The Court also noted that Mrs Lee had given "two inconsistent explanations" of the circumstances that led her to send the email.

The first explanation was that Mr Lee Kuan Yew had instructed Mrs Lee to revert his will to the first.

This was inconsistent with a second explanation, which was adopted only during disciplinary proceedings, that he had instead communicated those instructions to Mr Lee Hsien Yang, who had then asked Mrs Lee to make the necessary arrangements to give effect to those instructions.

READ: Lee Kuan Yew knew what he wanted in will, Lee Suet Fern not acting as his lawyer: Defence in legal misconduct case

The Court found that the second explanation was the true position as there was "no plausible reason" why Mr Lee Kuan Yew would have "abruptly approached" Mrs Lee to seek her assistance in reverting to his first will, given that he "regarded Ms Kwa as his solicitor for matters pertaining to his estate generally".

Furthermore, Mrs Lee would otherwise not need to copy Mr Lee Hsien Yang in the email and invoke him in carrying out Mr Lee Kuan Yew's instruction. Neither would she need to copy Ms Kwa in the email to ask her to produce the draft last will attached to the email.

The Court also noted that there were no further messages between Mrs Lee and Mr Lee Kuan Yew after the email. Instead, they were between Mr Lee Hsien Yang and the elder Mr Lee.

The judges also rejected Mrs Lee’s account that Mr Lee Hsien Yang had sent the draft last will to her and she merely forwarded it to Mr Lee Kuan Yew "without even opening it".

The Court found that the draft came from Mrs Lee, who had been involved in drafting the first will, and not from Mr Lee Hsien Yang.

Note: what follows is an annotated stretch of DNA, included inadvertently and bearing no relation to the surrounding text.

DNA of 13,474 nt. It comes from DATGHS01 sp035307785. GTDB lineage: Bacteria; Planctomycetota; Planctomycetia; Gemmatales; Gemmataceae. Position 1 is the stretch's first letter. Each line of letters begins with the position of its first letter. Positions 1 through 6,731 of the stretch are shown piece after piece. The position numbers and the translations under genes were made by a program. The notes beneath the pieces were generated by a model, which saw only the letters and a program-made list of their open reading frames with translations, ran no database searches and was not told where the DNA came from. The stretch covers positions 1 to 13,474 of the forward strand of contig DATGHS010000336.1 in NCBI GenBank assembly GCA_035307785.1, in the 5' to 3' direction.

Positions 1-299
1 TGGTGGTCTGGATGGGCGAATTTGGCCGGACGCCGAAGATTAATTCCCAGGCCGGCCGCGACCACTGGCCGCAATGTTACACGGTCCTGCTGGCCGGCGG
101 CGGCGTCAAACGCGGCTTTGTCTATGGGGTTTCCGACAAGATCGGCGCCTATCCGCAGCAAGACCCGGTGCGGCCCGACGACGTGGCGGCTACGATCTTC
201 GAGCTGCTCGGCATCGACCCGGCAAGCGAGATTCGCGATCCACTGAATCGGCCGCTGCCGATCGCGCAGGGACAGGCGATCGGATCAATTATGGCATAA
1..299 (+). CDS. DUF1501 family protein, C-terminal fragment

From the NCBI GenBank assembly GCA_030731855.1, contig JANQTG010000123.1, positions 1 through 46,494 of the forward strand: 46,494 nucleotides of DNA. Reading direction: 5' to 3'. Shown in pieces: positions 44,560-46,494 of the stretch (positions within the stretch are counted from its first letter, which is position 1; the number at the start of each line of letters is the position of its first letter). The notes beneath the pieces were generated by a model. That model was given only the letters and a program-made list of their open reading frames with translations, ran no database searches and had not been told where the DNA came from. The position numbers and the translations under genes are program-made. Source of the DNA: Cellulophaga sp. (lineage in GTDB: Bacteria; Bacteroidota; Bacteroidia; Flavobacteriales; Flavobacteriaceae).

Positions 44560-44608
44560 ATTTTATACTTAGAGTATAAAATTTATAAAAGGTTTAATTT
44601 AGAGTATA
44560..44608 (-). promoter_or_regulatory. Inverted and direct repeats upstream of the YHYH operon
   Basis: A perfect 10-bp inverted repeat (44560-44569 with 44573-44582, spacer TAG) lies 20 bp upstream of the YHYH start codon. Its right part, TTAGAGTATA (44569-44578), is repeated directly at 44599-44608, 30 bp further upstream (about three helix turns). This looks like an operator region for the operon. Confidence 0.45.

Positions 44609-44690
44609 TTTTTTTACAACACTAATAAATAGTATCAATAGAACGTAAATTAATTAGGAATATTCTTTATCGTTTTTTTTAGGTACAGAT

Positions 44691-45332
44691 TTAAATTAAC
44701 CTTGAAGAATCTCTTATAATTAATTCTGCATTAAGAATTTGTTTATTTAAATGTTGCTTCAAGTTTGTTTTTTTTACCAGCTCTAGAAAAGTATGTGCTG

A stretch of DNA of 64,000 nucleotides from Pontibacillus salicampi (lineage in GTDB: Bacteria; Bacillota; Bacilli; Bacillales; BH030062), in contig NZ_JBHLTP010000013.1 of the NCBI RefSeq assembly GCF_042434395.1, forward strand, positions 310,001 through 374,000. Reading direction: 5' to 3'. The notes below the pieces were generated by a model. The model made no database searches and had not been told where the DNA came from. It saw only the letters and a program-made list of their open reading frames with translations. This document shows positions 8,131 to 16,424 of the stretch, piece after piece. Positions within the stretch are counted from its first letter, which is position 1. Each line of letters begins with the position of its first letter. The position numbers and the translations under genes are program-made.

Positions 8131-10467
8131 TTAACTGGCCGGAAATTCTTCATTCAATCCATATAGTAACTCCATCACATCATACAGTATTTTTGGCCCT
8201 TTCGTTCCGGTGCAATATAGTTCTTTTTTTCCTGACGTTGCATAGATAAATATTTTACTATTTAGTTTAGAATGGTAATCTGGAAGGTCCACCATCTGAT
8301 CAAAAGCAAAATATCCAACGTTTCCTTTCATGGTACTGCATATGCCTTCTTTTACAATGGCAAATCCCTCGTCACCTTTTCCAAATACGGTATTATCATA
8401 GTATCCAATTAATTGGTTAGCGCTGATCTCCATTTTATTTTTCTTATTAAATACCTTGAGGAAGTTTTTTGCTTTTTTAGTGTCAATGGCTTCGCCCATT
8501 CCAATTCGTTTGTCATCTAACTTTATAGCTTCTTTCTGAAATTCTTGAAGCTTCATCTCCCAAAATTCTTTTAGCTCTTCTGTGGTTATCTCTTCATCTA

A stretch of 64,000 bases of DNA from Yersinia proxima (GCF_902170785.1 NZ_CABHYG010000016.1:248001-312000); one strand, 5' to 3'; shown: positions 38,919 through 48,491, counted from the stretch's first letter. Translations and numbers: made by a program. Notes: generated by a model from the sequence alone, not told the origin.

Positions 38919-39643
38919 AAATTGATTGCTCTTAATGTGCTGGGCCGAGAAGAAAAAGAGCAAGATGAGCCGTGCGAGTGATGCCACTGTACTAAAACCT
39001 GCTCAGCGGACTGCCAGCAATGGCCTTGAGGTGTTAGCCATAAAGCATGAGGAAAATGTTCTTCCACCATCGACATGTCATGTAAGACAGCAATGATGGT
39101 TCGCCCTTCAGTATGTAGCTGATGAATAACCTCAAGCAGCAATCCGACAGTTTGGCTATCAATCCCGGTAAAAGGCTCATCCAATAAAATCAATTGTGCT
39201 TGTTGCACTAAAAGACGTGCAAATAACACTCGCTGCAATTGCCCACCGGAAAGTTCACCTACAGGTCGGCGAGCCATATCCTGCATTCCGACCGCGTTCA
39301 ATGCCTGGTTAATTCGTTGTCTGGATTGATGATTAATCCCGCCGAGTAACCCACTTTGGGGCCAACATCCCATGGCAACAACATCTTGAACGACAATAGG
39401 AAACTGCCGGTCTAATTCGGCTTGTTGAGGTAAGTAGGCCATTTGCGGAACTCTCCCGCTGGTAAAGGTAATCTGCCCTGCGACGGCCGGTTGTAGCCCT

Mr Lee Hsien Yang was likewise "not telling the truth when he said that he was the one who had forwarded" the draft last will to Mrs Lee, said Chief Justice Menon.

The chief justice also commented on her "notable lack of diligence" in establishing whether she had in fact retrieved the final draft of the first will that was in her possession. Evidence showed that it was in fact not the final draft she had.

"Instead, she assumed this to be so, and represented it as such" to Mr Lee Kuan Yew, even though she was in no position to make such a representation "given that the executed version of the first will was never in her hands", said the chief justice.


The chief justice noted in his judgment that it was "disturbing" that Ms Kwa was subsequently removed from the list of addressees following Mrs Lee's email on the draft will.

Shortly after Mrs Lee's email was sent at 7.08pm, Mr Lee Hsien Yang sent an email at 7.31pm to Mrs Lee, he noted. Mr Lee Kuan Yew and his personal secretary were copied in the email, but Ms Kwa was removed from the list of addressees.

In his email, Mr Lee Hsien Yang told the elder Mr Lee he was unable to contact Ms Kwa and believed that she was away, and did not think it was wise to wait until she was back before executing the will.

Mr Lee Hsien Yang added that all Mr Lee Kuan Yew needed was “a witness to sign” and Mrs Lee could "get one of her partners to come round with an engrossed copy of the (last will) to execute and witness”.